Twitterverse lights up with rumor of gun at Fairfax school

It was just a rumor. Fairfax County police and public school officials moved quickly to knock it down.

But for a while Thursday morning Twitter was buzzing with a report that a student had brought a gun to Robinson Secondary School near George Mason University. Police report the rumor began after a 15-year-old student posted a picture of himself, on social media Tuesday evening, holding a toy gun. Other students saw his post, shared it over social media, and rumors began to spread about a potential school shooting.

Early Thursday morning an anonymous student emailed the school’s tip line and reported a possible threat of violence at the school, stemming from that social media post. Officers interviewed the student who posted the picture and he admitted to bringing the toy gun to school. He led officers to a creek near the school where he had placed it.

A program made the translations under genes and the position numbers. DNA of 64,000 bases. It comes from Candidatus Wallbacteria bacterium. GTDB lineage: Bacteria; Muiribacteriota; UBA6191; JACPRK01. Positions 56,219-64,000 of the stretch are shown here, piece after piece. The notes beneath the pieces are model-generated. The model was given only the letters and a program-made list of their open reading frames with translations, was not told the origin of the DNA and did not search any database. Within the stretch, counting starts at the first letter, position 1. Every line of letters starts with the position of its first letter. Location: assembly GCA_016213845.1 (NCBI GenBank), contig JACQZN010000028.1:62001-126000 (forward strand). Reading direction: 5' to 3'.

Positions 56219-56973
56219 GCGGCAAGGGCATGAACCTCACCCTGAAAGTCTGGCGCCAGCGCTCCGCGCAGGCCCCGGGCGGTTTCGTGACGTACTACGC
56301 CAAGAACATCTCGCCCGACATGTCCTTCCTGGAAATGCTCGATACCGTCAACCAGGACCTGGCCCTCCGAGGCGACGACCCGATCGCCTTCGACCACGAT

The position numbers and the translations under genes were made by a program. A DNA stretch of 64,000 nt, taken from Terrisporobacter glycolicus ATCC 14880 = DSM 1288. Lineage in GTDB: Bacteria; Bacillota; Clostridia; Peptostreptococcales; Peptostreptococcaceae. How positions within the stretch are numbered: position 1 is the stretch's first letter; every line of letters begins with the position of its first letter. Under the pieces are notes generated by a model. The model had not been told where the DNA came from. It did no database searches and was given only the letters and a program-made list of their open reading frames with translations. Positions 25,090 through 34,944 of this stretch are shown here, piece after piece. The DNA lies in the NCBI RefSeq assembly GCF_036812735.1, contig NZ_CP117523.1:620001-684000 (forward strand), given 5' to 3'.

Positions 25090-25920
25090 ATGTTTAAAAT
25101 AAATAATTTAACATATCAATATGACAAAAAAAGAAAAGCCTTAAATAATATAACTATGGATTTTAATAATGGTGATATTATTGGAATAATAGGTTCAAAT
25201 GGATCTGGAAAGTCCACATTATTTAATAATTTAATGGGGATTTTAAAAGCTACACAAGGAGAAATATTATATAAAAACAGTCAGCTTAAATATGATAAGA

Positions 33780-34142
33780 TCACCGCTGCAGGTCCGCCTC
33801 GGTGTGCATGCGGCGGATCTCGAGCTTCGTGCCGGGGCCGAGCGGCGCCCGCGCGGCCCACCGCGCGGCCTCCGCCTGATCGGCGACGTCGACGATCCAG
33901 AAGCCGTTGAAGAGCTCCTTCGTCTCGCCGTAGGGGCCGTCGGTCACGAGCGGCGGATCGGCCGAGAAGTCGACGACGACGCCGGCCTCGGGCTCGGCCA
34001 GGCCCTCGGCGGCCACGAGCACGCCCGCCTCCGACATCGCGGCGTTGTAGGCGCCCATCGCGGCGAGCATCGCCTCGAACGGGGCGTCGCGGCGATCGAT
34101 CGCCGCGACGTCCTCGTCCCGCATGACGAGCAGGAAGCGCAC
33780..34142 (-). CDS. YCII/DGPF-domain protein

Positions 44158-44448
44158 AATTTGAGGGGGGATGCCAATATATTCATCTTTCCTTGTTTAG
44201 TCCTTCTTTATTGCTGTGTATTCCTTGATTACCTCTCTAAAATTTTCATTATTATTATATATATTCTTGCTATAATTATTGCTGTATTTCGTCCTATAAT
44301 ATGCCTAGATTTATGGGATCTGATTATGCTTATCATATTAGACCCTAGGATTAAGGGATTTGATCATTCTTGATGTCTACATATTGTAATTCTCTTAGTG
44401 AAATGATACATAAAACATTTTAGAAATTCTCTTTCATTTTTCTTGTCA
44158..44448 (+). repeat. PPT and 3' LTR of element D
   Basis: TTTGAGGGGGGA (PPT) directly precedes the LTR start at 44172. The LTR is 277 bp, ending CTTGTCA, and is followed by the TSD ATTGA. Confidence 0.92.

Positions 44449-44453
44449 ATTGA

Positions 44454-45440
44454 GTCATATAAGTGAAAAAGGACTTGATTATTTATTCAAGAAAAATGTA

Investigators say there was never a threat or any danger to students. No threats were made on social media and the student had no access to real weapons.

Meanwhile, school security officers report that on Wednesday, they found Schedule II narcotics on the student who made the post. Drug charges against him are now pending.

Fairfax County police, in a written statement, said “We commend the student who came forward anonymously with the concerns and continue to encourage anyone with information on potential school threats to do the same. Regardless of the source, we take all threats seriously and investigate each one swiftly and thoroughly. We work closely with Fairfax County Public Schools to maintain a safe environment for our children.”



About the Author

Ed Tobias
Ed Tobias brings more than four decades of reporting and news management experience to his work at FairfaxNews. Tobias managed news coverage for Associated Press Radio for over twenty years.  This included coverage of the 9/11 attacks, the Iraq War, Hurricane Katrina, the death of Princess Diana, the Challenger and Columbia shuttle disasters and national election primaries, conventions and campaigns.  He was part of the team that built AP’s on-line video operation. Prior to joining AP, Tobias was News Director at all-news WTOP in Washington, D.C. He has won two Ohio State Awards for his reporting and producing and he led coverage that won an Edward R. Murrow Award.